Kept you waiting, huh?
Metal Gear Online will not be weighed into this review as I primarily focused on the single-player aspect of The Phantom Pain.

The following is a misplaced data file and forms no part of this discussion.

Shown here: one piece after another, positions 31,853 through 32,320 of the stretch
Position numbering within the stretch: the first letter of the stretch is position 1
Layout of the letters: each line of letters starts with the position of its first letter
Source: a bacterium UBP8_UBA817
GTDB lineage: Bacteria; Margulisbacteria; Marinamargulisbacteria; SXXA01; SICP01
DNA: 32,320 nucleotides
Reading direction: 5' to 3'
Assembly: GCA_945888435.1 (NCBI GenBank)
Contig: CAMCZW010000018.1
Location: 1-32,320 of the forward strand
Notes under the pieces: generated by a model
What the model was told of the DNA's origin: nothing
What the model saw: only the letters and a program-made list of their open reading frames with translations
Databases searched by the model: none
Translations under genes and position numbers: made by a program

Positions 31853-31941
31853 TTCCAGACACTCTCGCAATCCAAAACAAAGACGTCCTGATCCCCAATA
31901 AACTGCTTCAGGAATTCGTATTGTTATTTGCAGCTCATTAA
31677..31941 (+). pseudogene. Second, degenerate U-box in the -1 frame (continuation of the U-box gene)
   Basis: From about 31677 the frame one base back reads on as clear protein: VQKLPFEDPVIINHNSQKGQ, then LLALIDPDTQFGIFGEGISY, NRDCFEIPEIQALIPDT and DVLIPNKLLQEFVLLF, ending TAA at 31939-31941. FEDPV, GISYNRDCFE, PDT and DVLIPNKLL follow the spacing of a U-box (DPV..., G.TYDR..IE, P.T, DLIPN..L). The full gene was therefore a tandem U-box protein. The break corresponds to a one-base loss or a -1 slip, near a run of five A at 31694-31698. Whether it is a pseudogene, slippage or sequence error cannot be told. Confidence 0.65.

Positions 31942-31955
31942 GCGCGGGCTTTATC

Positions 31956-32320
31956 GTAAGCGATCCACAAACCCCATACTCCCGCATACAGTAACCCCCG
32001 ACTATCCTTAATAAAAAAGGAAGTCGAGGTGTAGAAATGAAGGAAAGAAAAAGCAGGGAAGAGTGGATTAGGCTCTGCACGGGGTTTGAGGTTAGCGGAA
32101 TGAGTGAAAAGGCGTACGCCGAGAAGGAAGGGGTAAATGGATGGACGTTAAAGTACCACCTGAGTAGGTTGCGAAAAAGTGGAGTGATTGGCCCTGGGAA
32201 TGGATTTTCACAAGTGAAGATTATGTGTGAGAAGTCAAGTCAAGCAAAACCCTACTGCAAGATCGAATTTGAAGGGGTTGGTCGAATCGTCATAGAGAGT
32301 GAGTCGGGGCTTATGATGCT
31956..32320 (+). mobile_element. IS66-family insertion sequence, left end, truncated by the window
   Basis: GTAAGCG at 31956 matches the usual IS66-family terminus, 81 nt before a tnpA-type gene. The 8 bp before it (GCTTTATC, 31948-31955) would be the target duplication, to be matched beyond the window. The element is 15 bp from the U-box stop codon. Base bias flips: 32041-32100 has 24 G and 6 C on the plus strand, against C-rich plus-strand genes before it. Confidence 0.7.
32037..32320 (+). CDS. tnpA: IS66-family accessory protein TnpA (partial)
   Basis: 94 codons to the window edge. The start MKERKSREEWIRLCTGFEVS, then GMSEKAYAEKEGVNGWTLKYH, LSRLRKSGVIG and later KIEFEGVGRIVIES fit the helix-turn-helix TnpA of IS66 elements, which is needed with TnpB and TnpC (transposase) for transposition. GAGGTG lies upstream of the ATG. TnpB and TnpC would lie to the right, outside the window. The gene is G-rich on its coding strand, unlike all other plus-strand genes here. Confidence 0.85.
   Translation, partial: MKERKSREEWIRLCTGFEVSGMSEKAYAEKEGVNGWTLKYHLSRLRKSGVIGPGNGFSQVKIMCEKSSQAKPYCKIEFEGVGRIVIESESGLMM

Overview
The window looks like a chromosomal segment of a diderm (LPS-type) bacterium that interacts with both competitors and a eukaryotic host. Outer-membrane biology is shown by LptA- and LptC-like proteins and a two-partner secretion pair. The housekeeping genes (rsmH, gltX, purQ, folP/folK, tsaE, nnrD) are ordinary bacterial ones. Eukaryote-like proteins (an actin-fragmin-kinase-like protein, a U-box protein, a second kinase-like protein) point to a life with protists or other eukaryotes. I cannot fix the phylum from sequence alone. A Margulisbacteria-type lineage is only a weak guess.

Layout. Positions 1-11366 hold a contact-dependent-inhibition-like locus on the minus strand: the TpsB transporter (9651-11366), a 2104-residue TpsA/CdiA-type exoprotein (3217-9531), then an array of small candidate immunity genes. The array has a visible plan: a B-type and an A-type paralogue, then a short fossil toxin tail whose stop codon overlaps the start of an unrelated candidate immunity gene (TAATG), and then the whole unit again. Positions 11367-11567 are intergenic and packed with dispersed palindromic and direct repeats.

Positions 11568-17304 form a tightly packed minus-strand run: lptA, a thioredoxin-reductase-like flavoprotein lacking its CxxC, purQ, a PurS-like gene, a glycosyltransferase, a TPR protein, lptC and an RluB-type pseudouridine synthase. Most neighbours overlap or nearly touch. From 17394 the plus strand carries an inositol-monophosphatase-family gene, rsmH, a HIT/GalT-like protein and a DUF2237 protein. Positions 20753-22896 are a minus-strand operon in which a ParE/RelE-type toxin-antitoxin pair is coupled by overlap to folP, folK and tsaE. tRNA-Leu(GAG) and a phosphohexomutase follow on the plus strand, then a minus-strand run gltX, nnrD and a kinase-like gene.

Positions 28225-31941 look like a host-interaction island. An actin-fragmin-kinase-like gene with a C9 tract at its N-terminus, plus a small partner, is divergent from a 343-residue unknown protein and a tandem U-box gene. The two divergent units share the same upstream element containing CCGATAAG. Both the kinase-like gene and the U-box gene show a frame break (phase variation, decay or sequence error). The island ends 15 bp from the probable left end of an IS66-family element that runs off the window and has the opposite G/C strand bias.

The Metal Gear Solid series is a renowned work of video game art that is equally daunting as it is inventive. For many, this beloved franchise paved the way for video game story-telling, perfected the calm yet addictive nature of stealth gameplay, and fostered one of gaming’s greatest heroes, Solid Snake. As someone with an inept ability for the stealth genre of video games, the Metal Gear series never once appealed to my preferences, despite its popularity and unanimous praise. Funnily enough, I completed the entire core Metal Gear Solid series this year and I honestly regret not rectifying my juvenile boycott sooner as the Metal Gear Solid series is an astounding achievement. Kojima’s fifth main and final entry to the Metal Gear series, The Phantom Pain, is a rather obtuse experience as it transcends so many inherent fundamentals of the series while diminishing certain attributes that’ve become synonymous with the idiosyncratic series. Kojima’s first foray into the vast depths of the open world is not only a success but it surpasses the modern status quo for the genre. Metal Gear Solid V: The Phantom Pain is a near-perfect gameplay experience that both encourages and compliments your play style, expecting a required level of intelligence and interpretation. This is simply stealth gameplay perfection as The Phantom Pain offers a minutia of different tactical approaches for any foreseeable state of affairs, thus the experience is fluctuated accordingly, never emitting feelings of stagnancy or frustration. Complemented with an excellent and engaging open world to utilize as your own playground of sorts, Metal Gear Solid V: The Phantom Pain is a gameplay rich experience that is admittedly addictive and is honestly one of the best open world games I have ever played. Unfortunately, The Phantom Pain’s narrative is unable to match, let alone surpass, the ingenious nature of its gameplay counterpart. What has become an expected component of the Metal Gear Solid series is practically non-existent in The Phantom Pain. Its sense of narrative is sparse – proving to be disappointing at best, deficiently pathetic at worst – its obstructively disjointed by a bizarre and questionable episodic structure and while its gameplay counterpart is filled to the brim with meaningful and engaging content, its core narrative simply feels underdeveloped. However, despite its discrepancies, Metal Gear Solid V: The Phantom Pain still manages to transcend as a near-perfect experience that is profoundly addicting from start to finish, simply never letting up. Although it may not be my favourite entry in the profound series, that honor belongs to Snake Eater, it is still an absolute favourite of mine and as I previously mentioned, it’s also one of the best open world games to date. Metal Gear Solid V: The Phantom Pain is an excellent entry into an already excellent established franchise and is undoubtedly the best game of 2015 that I never played.